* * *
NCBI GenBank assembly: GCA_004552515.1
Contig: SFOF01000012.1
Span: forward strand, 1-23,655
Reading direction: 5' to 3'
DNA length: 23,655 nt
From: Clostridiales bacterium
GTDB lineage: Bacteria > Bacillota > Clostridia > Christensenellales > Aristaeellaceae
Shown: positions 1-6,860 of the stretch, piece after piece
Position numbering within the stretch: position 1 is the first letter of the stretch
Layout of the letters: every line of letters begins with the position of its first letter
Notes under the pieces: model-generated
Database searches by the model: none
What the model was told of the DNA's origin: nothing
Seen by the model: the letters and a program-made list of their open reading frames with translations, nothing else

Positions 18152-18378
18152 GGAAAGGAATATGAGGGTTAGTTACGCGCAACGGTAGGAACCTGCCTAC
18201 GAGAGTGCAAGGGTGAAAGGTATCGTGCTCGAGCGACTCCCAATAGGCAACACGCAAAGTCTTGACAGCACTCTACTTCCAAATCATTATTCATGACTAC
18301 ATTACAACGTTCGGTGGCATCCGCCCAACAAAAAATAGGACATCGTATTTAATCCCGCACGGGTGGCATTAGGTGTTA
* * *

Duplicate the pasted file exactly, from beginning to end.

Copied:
NCBI GenBank assembly: GCA_004552515.1
Contig: SFOF01000012.1
Span: forward strand, 1-23,655
Reading direction: 5' to 3'
DNA length: 23,655 nt
From: Clostridiales bacterium
GTDB lineage: Bacteria > Bacillota > Clostridia > Christensenellales > Aristaeellaceae
Shown: positions 1-6,860 of the stretch, piece after piece
Position numbering within the stretch: position 1 is the first letter of the stretch
Layout of the letters: every line of letters begins with the position of its first letter
Notes under the pieces: model-generated
Database searches by the model: none
What the model was told of the DNA's origin: nothing
Seen by the model: the letters and a program-made list of their open reading frames with translations, nothing else

Positions 18152-18378
18152 GGAAAGGAATATGAGGGTTAGTTACGCGCAACGGTAGGAACCTGCCTAC
18201 GAGAGTGCAAGGGTGAAAGGTATCGTGCTCGAGCGACTCCCAATAGGCAACACGCAAAGTCTTGACAGCACTCTACTTCCAAATCATTATTCATGACTAC
18301 ATTACAACGTTCGGTGGCATCCGCCCAACAAAAAATAGGACATCGTATTTAATCCCGCACGGGTGGCATTAGGTGTTA